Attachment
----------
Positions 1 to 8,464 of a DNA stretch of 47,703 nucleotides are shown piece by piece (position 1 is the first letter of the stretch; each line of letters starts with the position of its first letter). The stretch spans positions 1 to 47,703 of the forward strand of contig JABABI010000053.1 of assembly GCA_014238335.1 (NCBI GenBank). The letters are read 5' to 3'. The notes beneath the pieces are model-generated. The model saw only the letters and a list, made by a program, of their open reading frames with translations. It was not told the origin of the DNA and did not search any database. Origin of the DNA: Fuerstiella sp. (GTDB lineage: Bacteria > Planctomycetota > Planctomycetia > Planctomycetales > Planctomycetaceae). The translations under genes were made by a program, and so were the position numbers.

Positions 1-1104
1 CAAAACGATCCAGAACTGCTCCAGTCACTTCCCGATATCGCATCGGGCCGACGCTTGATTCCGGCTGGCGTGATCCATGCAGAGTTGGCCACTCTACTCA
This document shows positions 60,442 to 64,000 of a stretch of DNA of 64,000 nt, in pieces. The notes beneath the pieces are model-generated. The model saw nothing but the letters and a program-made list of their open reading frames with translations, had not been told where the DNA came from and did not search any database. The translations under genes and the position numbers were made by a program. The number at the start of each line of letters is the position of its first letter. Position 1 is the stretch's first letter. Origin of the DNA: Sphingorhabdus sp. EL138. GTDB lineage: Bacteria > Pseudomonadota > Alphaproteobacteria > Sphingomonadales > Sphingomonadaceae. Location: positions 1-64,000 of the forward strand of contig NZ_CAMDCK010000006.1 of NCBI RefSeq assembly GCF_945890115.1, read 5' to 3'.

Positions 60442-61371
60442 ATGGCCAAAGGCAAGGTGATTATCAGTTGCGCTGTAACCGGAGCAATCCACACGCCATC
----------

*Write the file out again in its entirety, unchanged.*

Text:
Positions 1 to 8,464 of a DNA stretch of 47,703 nucleotides are shown piece by piece (position 1 is the first letter of the stretch; each line of letters starts with the position of its first letter). The stretch spans positions 1 to 47,703 of the forward strand of contig JABABI010000053.1 of assembly GCA_014238335.1 (NCBI GenBank). The letters are read 5' to 3'. The notes beneath the pieces are model-generated. The model saw only the letters and a list, made by a program, of their open reading frames with translations. It was not told the origin of the DNA and did not search any database. Origin of the DNA: Fuerstiella sp. (GTDB lineage: Bacteria > Planctomycetota > Planctomycetia > Planctomycetales > Planctomycetaceae). The translations under genes were made by a program, and so were the position numbers.

Positions 1-1104
1 CAAAACGATCCAGAACTGCTCCAGTCACTTCCCGATATCGCATCGGGCCGACGCTTGATTCCGGCTGGCGTGATCCATGCAGAGTTGGCCACTCTACTCA
This document shows positions 60,442 to 64,000 of a stretch of DNA of 64,000 nt, in pieces. The notes beneath the pieces are model-generated. The model saw nothing but the letters and a program-made list of their open reading frames with translations, had not been told where the DNA came from and did not search any database. The translations under genes and the position numbers were made by a program. The number at the start of each line of letters is the position of its first letter. Position 1 is the stretch's first letter. Origin of the DNA: Sphingorhabdus sp. EL138. GTDB lineage: Bacteria > Pseudomonadota > Alphaproteobacteria > Sphingomonadales > Sphingomonadaceae. Location: positions 1-64,000 of the forward strand of contig NZ_CAMDCK010000006.1 of NCBI RefSeq assembly GCF_945890115.1, read 5' to 3'.

Positions 60442-61371
60442 ATGGCCAAAGGCAAGGTGATTATCAGTTGCGCTGTAACCGGAGCAATCCACACGCCATC